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Music News 4/21/2021



Jen Shyu & Jade Tongue, ZERO GRASSES: RITUAL FOR THE LOSSES (Pi, $15.989) – Vocalist, composer, and multinstrumentalist Jen Shyu’s works weave in her knowledge of traditional music from Korea, Japan, Taiwan and East Timor, along with her thorough grounding in new jazz and theater. Her new album has some wonderful collaborators: her group Jade Tongue includes Ambrose Akinmusire, trumpet; Mat Maneri, viola; Thomas Morgan, bass; Dan Weiss, drums. The collection of songs is devoted to “marginalized voices of women” and is dedicated to her father, who died in 2019. 

Norah Jones, ’TIL WE MEETAGAIN: LIVE (Blue Note, $14.98) – From live performances from 2017 to 2019, Norah Jones’s first live album features “Cold Cold Heart,” “Don’t Know Why,” “Those Sweet Words,” “Sunrise,” and a cover version of Soundgarden’s “Black Hole Sun.” 

Veronica Swift, THIS BITTER EARTH (Mack Avenue, $17.98) – On her second album, vocalist Veronica Swift expands her range of themes and genres, whether jazz, musicals, or indie rock.  As she writes: “I want this album have two separate approaches. I wanted to start with women’s place in society now and how it's changing. During the second half, I wanted to address other ailments in the world, whether it’s racism or fake news.”  

Cha Wa, MY PEOPLE (Single Lock, $15.98) – A New Orleans band that “celebrates the sound and culture of the Mardi Gras Indians.” Cha Wa takes the street chants and songs associated with this tradition, and also write new songs carrying on these folkways. 

Listen to the NPR feature on My People, and the traditions of the Mardi Gras Indians. 



Hasaan Ibn Ali, METAPHYSICS: THE LOST ATLANTIC ALBUM (Omnivore, $17.98) – The pianist Hasaan Ibn Ali practiced with John Coltrane in the 1950s, and according to Odean Pope, was “the most advanced player to ever develop [in Philadelphia].” He is best known for the 1965 Atlantic album, The Max Roach Trio featuring the Legendary Hasaan. The next album he recorded, in August and September, 1965, was never issued, and the master tapes went up in flames in 1978. Now, a copy of long-lost reference acetates have been restored, and the performances—with a young Odean Pope on tenor, Art Davis on bass, and Kalil Madi on drums—are finally issued for the first time.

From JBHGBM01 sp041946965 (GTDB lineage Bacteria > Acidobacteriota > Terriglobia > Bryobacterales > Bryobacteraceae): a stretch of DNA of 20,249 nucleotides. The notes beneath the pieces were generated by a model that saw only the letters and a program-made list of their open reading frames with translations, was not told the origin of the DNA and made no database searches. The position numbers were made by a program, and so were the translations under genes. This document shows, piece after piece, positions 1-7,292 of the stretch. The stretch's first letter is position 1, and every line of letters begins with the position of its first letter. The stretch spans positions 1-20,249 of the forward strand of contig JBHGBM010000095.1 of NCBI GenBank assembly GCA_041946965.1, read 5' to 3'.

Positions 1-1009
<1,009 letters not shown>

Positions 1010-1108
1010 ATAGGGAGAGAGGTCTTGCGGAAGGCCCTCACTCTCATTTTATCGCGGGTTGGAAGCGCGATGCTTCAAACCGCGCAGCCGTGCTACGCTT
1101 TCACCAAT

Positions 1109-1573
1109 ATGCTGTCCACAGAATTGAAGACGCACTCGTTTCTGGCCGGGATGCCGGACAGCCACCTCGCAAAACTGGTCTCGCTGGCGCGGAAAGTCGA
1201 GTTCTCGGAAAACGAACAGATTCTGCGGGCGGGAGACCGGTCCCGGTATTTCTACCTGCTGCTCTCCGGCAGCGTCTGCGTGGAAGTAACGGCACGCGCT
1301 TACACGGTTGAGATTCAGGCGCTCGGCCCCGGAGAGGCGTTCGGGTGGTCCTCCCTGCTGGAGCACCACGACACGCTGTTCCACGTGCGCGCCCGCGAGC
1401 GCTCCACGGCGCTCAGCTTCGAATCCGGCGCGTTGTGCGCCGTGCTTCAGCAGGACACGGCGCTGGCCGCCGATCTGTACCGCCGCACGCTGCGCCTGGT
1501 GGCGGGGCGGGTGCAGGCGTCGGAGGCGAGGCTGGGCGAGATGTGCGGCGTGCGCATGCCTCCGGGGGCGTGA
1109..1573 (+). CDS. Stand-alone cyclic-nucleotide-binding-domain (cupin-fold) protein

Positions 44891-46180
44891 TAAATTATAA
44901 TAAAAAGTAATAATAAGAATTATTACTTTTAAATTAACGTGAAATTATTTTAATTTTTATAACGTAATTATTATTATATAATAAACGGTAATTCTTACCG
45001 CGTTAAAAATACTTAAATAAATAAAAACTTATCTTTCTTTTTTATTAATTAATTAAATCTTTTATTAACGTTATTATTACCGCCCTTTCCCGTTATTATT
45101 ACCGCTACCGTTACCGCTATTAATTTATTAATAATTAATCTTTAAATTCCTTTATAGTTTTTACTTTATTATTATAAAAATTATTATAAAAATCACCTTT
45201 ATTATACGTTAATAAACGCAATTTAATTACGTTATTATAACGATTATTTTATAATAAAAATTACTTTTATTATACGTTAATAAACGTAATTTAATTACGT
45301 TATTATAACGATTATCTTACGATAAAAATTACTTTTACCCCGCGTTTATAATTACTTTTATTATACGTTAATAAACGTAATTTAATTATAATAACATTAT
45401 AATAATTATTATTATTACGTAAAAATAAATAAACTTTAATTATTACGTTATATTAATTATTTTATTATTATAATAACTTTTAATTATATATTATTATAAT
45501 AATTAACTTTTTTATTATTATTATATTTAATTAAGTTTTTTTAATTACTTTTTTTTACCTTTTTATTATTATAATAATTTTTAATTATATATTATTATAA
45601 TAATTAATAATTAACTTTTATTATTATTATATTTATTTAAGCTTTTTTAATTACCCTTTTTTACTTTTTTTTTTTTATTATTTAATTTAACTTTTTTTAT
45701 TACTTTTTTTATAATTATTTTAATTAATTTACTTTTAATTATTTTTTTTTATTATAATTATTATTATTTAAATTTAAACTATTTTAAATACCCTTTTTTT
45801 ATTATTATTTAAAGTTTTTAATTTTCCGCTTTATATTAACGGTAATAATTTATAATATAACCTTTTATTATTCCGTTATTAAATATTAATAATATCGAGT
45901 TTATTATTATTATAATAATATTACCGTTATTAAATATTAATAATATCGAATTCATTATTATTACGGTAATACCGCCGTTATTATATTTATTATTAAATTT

Listen to Kevin Whitehead’s review on the NPR Fresh Air

Don Cherry, CHERRY JAM (Gearbox Japan import, $14.98) – Recorded in 1965 for a radio broadcast in Copenhagen, Cherry Jam, in Nate Chinen’s words, “finds Cherry in the company of some top-drawer Danish musicians: pianist Atli Bjørn, tenor saxophonist Mogens Bollerup, bassist Benny Nielsen, and drummer Simon Koppel. Their output doesn’t suggest an incendiary avant-garde so much as an extended post-bop language, cool-tempered and abidingly hip.” 

Yusef Lateef, LIVE AT RONNIE SCOTT’S: January 15, 1966 (Gearbox Japan import, $17.98) – Multi-instrumentalist Yusef Lateef was backed by the house band of pianist Stan Tracey, bassist Rick Laird and drummer Bill Eyden. The repertoire played comes from “Lateef’s earlier recordings for Savoy and Prestige such as Jazz Moods and Eastern Sounds. Lateef plays flute on “Last Night Blues” (it was the last night of the run). He plays the shenai (the Indian double reed) on “Blues for The Orient”, the xun (a Chinese flute) on “Song of Delilah,” and tenor sax on “Yusef’s Mood.”